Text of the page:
WASHINGTON, DC — Rejecting long-standing state laws that discriminate against religion, the U.S. Supreme Court has ruled that Montana must allow scholarships it provides to be used by families for tuition at religious schools. The Court’s 5-4 decision in Espinoza v. Mont. Dept. of Revenue found that a state constitutional provision restricting aid to religious institutions violates the First Amendment rights of parents and children when applied to forbid families from using state financial assistance to attend private schools with religious ties. In an amicus brief filed in Espinoza, The Rutherford Institute pointed out that the school choice restriction was the result of a 150-year-old provision known as a “Blaine Amendment,” which was enacted in an era when anti-Catholic prejudice and nativist opposition to immigration from Ireland and Germany were rampant. Thirty-seven states still have versions of the Blaine Amendments in their Constitutions.
Attorneys Jason P. Gosselin, John M. Bloor and Joseph P. Connor of Drinker Biddle & Reath assisted The Rutherford Institute in advancing the arguments in Espinoza.
“The First Amendment requires neutrality when it comes to religion,” said constitutional attorney John W. Whitehead, president of The Rutherford Institute and author of Battlefield America: The War on the American People. “In other words, the government may not favor or disfavor one religion over another, nor may it favor or disfavor religion over non-religion, with the reverse holding true, as well. The Constitution establishes a neutral playing field for all viewpoints and requires the government to remain equally impartial. That is the beauty of the Establishment Clause.”
In 2015, the Montana Legislature created a scholarship program for students intended to provide parents with more choices on where their children would attend school.
The program fostered this choice by providing individuals and businesses with a tax credit of up to $150 annually for donations made to private organizations that provide scholarships to students who wish to attend private schools.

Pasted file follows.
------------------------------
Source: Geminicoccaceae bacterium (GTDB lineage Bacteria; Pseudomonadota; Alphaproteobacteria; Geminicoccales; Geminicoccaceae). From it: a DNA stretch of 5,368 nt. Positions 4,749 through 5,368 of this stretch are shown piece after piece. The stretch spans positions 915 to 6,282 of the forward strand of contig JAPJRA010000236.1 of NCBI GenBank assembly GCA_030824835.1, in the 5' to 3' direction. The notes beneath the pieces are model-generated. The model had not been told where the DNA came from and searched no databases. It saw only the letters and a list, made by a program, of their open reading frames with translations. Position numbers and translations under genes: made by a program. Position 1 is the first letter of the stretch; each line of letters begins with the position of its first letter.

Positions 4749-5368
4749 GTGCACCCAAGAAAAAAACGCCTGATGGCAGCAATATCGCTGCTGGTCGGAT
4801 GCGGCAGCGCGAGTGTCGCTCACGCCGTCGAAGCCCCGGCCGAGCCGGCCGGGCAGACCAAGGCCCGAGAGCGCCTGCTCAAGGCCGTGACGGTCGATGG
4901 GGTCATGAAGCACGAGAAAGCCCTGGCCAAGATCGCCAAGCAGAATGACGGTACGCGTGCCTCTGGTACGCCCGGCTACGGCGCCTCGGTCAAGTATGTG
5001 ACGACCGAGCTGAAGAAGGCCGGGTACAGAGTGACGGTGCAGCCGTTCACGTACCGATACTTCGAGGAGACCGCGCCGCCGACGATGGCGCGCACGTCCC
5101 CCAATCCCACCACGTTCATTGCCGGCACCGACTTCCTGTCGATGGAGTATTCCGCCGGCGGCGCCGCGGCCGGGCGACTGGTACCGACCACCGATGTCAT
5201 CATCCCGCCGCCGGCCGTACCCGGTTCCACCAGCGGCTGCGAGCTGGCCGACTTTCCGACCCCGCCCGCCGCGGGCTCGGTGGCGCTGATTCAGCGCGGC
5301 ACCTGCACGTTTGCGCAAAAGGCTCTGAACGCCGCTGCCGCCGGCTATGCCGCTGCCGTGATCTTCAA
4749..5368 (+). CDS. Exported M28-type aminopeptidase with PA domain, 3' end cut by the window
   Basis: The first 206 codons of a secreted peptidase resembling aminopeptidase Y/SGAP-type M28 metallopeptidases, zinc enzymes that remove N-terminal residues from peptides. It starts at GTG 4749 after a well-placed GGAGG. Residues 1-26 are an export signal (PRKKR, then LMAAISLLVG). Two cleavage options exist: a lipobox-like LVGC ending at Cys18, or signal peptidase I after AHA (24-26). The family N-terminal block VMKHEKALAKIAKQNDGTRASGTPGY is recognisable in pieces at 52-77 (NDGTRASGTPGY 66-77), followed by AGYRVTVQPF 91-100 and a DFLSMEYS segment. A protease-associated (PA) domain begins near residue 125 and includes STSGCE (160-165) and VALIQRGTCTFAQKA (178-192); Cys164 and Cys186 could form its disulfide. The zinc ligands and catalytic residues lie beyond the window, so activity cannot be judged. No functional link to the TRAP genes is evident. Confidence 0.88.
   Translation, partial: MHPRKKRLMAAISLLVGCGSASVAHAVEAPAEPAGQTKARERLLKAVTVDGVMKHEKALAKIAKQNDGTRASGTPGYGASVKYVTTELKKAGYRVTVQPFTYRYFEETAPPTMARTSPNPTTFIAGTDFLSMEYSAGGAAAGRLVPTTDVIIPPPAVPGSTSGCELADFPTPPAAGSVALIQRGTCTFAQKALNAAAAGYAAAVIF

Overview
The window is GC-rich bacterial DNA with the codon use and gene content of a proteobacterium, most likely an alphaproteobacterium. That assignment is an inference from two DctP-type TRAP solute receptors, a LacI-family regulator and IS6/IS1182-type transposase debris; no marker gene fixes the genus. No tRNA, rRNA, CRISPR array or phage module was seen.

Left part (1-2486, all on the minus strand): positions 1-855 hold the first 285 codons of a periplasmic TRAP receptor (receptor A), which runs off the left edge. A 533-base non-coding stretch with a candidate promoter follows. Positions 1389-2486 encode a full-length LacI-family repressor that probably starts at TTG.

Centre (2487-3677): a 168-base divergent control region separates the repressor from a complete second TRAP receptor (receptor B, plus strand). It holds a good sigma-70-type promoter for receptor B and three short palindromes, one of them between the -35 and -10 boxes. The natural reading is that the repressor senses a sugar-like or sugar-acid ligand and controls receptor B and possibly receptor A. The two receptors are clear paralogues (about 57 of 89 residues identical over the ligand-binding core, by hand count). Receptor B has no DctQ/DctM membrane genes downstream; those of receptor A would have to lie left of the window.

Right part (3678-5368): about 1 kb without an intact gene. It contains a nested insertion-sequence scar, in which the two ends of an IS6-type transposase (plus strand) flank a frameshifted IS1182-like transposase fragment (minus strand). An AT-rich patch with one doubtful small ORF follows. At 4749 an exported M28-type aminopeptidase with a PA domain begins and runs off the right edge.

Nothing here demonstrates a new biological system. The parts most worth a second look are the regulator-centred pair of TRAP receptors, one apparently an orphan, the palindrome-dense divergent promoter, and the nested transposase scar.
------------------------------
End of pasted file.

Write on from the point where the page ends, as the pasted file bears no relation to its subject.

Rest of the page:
However, the state’s taxing agency ruled that students could not use scholarships at any school “owned or controlled in whole or in part by any church, religious sect, or denomination,” citing the state constitution’s Blaine Amendment as justification.
Kendra Espinoza, a single mother depending on the scholarship funds to offset private school tuition costs, exercised her right to choose the best school for her children by selecting a Christian school whose values she preferred, as opposed to keeping her daughters in public school where they had been bullied.
When her ability to use scholarship funds for the Christian school was cut off, Espinoza sued asserting that the exclusion of religious school from the scholarship program discriminated against religion in violation of the First Amendment to the U.S. Constitution.
Writing for the 5-4 majority, Chief Justice John Roberts noted that states are not required to subsidize private education, “but once a State decides to do so, it cannot disqualify some private schools solely because they are religious.”
The Rutherford Institute, a nonprofit civil liberties organization, provides legal assistance at no charge to individuals whose constitutional rights have been threatened or violated and educates the public on a wide spectrum of issues affecting their freedoms.
Article posted with permission from John Whitehead
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